The Liberation of Netherlands
For many 21st century Canadians, it is difficult to understand what liberation meant to the Dutch. Their country had been occupied by the Germans since May 1940, and they suffered terribly.
Draconian rules, deportation of Jews and others to concentration camps, a lack of freedom, severe food shortages, and a scarcity of everything needed for day-to-day life (including fuel for home heating) created unimaginable burdens on the people. Many parts of their country became a battleground where homes and lives were destroyed. Allied bombing raids inadvertently added to this death and destruction. By the time the war was over, some 301,000 Dutch civilians and 17,000 soldiers, sailors, and airmen had been killed – a huge sacrifice in a country with a prewar population of less than 9 million people. (By comparison, Canada suffered over 45,000 military deaths with a population of nearly 11 million). The Dutch deaths came in many forms: in concentration camps, in captivity, by execution, by acts of war, from forced labour, as a result of the “Hunger Winter” of 1944–45, and due to sickness, starvation, disease, and overall poor public health.
First Canadian Army was ordered to liberate the Netherlands. The 2nd Canadian Corps moved north to Leeuwarden, Delfzijl, and the Germany city of Leer, passing through Deventer and Zwolle on the way. The 1st Canadian Corps, the newly-arrived “D-Day Dodgers” from Italy, was sent west into old Holland. This would be its first battles since arriving in Northwest Europe. Advancing through Arnhem, it captured Apeldoorn on its way towards Amsterdam and Rotterdam. These large cities suffered the worst of the “hunger winter,” as the people could not feed themselves as readily as those outside the major urban areas. They were desperately in need of the Canadians’ help to avoid a humanitarian disaster.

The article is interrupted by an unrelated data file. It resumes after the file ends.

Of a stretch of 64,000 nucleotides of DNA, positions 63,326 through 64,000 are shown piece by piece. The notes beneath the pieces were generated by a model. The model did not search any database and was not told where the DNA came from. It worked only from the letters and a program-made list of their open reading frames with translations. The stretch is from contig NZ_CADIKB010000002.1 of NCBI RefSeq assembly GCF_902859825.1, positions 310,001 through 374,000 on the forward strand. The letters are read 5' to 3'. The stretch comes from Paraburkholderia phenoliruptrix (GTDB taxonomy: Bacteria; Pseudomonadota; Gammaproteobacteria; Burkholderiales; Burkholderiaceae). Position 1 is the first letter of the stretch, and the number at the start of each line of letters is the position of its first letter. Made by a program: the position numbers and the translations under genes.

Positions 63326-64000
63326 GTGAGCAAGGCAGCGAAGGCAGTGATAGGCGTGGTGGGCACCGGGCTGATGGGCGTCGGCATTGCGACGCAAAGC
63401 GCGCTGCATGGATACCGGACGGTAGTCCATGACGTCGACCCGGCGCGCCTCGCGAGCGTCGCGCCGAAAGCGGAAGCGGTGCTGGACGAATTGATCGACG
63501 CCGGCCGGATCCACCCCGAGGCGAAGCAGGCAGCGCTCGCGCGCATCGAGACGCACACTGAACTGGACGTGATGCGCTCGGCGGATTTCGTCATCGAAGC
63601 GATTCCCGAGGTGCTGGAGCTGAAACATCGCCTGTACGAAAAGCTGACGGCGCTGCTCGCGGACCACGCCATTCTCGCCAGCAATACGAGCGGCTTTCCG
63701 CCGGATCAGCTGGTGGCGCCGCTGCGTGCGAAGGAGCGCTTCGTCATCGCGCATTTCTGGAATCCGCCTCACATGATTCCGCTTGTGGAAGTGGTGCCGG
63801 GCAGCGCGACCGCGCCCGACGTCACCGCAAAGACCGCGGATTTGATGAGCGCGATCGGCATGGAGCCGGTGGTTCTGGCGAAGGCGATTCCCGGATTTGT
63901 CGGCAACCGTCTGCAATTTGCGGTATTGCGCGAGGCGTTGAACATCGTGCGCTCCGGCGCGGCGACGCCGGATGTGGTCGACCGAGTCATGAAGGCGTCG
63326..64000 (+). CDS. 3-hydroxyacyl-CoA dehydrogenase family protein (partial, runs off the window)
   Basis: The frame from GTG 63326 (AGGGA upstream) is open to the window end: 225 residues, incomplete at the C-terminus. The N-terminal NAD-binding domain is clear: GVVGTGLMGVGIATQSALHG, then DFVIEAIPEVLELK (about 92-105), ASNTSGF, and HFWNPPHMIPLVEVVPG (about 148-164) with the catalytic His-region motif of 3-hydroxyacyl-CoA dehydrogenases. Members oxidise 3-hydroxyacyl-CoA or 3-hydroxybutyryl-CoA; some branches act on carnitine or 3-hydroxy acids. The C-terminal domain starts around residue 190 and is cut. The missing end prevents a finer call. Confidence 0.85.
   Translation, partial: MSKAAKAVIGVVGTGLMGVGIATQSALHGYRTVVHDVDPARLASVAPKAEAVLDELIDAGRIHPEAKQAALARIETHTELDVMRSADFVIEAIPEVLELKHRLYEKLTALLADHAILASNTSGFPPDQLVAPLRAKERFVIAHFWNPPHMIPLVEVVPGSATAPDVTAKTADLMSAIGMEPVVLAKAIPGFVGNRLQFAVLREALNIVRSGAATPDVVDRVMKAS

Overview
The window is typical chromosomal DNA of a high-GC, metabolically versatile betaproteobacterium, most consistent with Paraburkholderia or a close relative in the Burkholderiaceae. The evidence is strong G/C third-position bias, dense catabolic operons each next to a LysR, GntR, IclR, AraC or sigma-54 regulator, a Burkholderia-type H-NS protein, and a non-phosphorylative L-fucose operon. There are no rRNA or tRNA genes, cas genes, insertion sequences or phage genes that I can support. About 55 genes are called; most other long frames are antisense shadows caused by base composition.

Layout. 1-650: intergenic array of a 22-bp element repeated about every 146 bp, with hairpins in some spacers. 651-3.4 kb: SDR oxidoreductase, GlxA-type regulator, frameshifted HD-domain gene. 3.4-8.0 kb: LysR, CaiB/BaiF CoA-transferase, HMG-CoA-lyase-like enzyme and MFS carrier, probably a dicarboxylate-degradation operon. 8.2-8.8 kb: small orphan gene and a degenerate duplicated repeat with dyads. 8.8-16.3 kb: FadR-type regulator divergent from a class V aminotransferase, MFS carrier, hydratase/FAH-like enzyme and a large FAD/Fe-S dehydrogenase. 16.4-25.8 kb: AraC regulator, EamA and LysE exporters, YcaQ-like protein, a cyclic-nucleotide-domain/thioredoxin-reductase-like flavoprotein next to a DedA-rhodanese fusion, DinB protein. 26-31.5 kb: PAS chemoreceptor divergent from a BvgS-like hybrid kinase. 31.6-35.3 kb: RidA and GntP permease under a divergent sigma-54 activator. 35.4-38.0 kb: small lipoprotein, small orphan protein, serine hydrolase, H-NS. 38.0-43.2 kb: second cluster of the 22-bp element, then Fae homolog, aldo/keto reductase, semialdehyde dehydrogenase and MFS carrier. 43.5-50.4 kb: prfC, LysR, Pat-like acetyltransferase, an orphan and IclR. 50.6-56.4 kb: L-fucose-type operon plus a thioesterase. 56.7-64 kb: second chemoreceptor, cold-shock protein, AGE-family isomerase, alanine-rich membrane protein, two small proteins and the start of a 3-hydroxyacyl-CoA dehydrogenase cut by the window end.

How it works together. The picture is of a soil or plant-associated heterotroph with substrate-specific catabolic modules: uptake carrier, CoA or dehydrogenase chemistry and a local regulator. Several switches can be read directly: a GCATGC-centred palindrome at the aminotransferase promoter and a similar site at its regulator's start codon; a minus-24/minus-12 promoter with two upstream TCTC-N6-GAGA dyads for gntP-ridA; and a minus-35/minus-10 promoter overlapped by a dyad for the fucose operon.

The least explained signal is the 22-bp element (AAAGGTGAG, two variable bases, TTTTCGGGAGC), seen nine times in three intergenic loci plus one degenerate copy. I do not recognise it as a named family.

As the end of the war approached and the battles were fought in the Netherlands, the Canadians did their best to limit collateral or excess damage to the countryside. This meant no large artillery barrages and limited use of tactical air power to support an attack. They wanted to avoid as much unnecessary death and destruction as possible in the Netherlands. The Allies’ decision to limit their military attacks in the Dutch countryside out of concern for the local population came at a cost: the soldiers tasked with taking back this territory questioned the decision and 1st Canadian Division suffered over 500 casualties including more than 100 killed in April and early May. The long, intense battles of Normandy, the Scheldt, and the Rhineland were a thing of the past, but the Canadians faced an ongoing series of short, sharp, and costly fights as they pushed to liberate the Netherlands.
As April gave way to May, it became clear the end was near. Commanders did their best to protect their men as nobody wanted to be the last to die. On 5 May, the news everyone had been waiting for arrived: a ceasefire had been declared and all fighting ended. There were few celebrations, however. The Canadian troops were intensely proud of their accomplishments, but for the moment, the overwhelming feeling among the troops was relief at having survived.